What Grove hadn't yet grasped, though he soon would, was how much of that money had already moved past sites like CSGO Lounge, where gamblers were betting skins on the outcome of Counter-Strike matches and tournaments, to websites that offered far more addictive games.
In the prior year, Elijah had made the jump to the new casino-style websites. They had names like CSGO Double and CSGO Jackpot, and they offered rapid-fire action on things like coin flips and slots.
Elijah was 13. Who in his right mind would have thought he was compulsively gambling?
- Grady Ballard, father of a plaintiff in a class-action lawsuit against valve
A new world opened up to Elijah, and with it a greater desire for skins. In early 2015, after he turned 14, he set his sights on two knife skins that he saw a professional player use on Twitch -- a Karambit Doppler and an M9 Bayonet Doppler. They cost a combined $900, but he didn't have enough money in his Steam account. So he sold his iPad on eBay for $200 and added some money he made working at his grandmother's Hebrew school. He billed the remaining cost of the skins to his father's credit card.
Elijah expected that "all my friends would see I had those skins and be like, 'Wow, dude, you're cool.'" But they quickly got bored. When the rush of owning the skins wore off, Elijah found himself on CSGO Jackpot, betting them away. He put $10 bets on coin flips and doubled down each time he lost. "I lost 10 times in a row and lost it all," he says.
When Grady Ballard saw the charges on his credit card begin to rise, he asked Elijah what he was spending the money on. "My understanding was that he was buying toys in that stupid game or something," he says. Then Ballard received a statement that showed 27 charges totaling $356.85 and exploded. He yelled, "You can't just charge things to someone else's credit card!" Once he calmed down, he told his son that he was taking $800 out of his bar mitzvah savings to pay his debts.
No extensive research has been done into skins gambling, much less how many of those who are hooked on it are minors. But Counter-Strike's popularity with kids undoubtedly puts many of them at risk. Timothy Wayne Fong, the co-director of gambling studies at UCLA, says that skins are a highly effective tool for hooking those predisposed to addiction: "These are available and affordable, and they're part of a highly rewarding activity."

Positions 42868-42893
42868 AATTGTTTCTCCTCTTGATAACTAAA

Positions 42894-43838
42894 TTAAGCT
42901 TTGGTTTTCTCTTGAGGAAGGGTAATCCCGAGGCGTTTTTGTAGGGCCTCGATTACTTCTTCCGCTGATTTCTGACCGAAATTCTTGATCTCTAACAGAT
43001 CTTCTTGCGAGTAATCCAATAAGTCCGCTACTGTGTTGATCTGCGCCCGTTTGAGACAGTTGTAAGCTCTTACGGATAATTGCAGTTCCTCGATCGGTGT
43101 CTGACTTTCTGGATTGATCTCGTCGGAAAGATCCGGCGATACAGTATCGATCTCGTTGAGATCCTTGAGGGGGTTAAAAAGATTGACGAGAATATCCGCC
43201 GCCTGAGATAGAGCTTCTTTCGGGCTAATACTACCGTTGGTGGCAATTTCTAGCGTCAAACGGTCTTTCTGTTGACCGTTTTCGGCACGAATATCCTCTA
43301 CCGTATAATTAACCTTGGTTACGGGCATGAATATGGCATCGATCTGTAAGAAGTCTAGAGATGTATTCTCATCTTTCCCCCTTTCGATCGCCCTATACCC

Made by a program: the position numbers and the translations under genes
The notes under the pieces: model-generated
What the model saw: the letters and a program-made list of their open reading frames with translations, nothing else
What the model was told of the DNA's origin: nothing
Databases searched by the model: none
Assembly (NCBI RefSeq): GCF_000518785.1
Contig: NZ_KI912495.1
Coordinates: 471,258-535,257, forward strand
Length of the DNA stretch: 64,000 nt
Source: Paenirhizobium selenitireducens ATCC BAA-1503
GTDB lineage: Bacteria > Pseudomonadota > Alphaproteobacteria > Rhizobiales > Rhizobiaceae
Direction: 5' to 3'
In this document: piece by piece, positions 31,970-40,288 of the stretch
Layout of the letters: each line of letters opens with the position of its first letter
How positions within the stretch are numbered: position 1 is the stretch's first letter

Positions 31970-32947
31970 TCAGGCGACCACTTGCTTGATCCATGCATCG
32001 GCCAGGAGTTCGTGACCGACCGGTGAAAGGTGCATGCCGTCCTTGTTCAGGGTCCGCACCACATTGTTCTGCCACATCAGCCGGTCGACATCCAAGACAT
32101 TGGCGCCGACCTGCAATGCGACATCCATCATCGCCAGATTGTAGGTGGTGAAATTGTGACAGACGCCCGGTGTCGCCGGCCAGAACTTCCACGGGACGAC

Kids are "becoming gambling addicts at 13, trying to get [the rarest] skins," says Ryan Morrison, a New York attorney whose firm specializes in digital media and video games.
In an effort to supervise Elijah's spending more closely, his mom, Brenda, opened a joint checking account with him. Elijah promptly created a PayPal account, linked it to the checking account and made it his new method of payment on Steam.
He racked up five PayPal charges totaling $83.98 in March and early April of 2015, leaving himself with an ending balance of $186.09, according to bank records. Later in April, a pair of $100 charges left him overdrawn. Brenda, who runs an animal rescue charity from her home office, rushed to the bank to cover the shortfall. Another time, after U.S. Bank sent her an "urgent-action required" letter about a $136.84 overdraft, she realized her plan wasn't working.
"It was always going to be the last time," she says. "If we just put this money in and got him out of this predicament, then everything would go away and be fine after that. And it never, never was."
At one point, Brenda called PayPal because it kept trying to bill their bank for the same charge, causing multiple overdraft fees. Brenda says that when she explained that her son was trying to buy skins, the customer service rep was sympathetic, saying: All the kids are doing it.
Along the way, Elijah became adept at manipulating his parents. "He'd come into my office, which is right across from his room, crawl up into the fetal position and say, 'Mom, I did it again,'" Brenda recalls. "That triggered a pity reaction. But then, if I didn't immediately give him my credit card or bail him out, he'd get filled with so much anger that I worried he was going to break something."
Once it became clear to Elijah that he needed more money, he began sneaking into his parents' wallets while they were asleep and taking photos of their other credit cards. He figured that if he spread his charges across several cards, no one would notice. "I just kind of thought, 'YOLO,'" he recalls.
At the same time, a friend also showed him how to buy sketchy discounted $100 gift cards online and exchange them at Wal-Mart for Steam gift cards and coupons. He did that on six occasions. On his seventh try, a cashier got wise and said she was going to talk to her manager. "I ran away," he says. "Nothing ever happened."
The sites that Elijah frequented all had relatively small pots. He could afford to visit others only as a spectator. One of them was CSGO Lotto, a high-stakes skins casino where two of his favorite YouTubers, Martin and Cassell, were rolling in the spring of 2016.
Cassell streamed himself playing a coin flip game called Duel. In one instance, he bet skins worth $957 and murmured "Please ..." as a virtual coin spun. When it came up his way, he leaped out of his seat and gave a double middle finger to his computer screen in apparent glee.